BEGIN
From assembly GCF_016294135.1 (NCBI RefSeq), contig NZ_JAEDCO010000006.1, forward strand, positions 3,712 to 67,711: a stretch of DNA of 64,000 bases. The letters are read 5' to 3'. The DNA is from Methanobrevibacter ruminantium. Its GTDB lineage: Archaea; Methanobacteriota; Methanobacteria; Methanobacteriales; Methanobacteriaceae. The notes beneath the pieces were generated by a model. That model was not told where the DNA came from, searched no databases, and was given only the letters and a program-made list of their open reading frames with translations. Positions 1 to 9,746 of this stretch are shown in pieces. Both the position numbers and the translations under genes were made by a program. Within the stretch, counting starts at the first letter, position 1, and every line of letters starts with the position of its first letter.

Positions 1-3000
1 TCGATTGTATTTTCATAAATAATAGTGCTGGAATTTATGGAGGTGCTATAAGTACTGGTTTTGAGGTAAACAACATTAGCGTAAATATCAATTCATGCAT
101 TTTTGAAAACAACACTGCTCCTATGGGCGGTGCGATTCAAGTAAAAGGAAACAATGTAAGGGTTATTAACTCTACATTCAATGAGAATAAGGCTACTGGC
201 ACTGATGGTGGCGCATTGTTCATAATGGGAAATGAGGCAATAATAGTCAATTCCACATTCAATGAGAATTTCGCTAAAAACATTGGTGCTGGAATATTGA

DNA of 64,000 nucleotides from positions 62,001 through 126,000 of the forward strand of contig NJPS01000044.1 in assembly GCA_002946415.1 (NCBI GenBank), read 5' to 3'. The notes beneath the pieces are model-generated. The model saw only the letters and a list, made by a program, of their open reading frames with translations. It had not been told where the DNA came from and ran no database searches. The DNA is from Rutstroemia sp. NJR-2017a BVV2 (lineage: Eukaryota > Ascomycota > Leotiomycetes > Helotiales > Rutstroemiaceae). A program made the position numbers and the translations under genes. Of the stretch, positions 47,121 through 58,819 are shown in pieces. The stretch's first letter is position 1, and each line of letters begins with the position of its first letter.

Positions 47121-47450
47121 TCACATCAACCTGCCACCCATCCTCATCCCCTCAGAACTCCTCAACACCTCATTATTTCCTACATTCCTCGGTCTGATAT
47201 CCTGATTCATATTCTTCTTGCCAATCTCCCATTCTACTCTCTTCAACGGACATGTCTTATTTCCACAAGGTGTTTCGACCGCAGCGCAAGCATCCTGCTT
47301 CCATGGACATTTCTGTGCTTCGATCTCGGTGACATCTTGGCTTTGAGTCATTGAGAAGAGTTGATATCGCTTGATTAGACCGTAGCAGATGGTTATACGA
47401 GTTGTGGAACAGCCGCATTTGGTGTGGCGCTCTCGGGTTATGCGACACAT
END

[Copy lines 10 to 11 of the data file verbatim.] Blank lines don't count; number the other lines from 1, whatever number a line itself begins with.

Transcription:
47301 CCATGGACATTTCTGTGCTTCGATCTCGGTGACATCTTGGCTTTGAGTCATTGAGAAGAGTTGATATCGCTTGATTAGACCGTAGCAGATGGTTATACGA
47401 GTTGTGGAACAGCCGCATTTGGTGTGGCGCTCTCGGGTTATGCGACACAT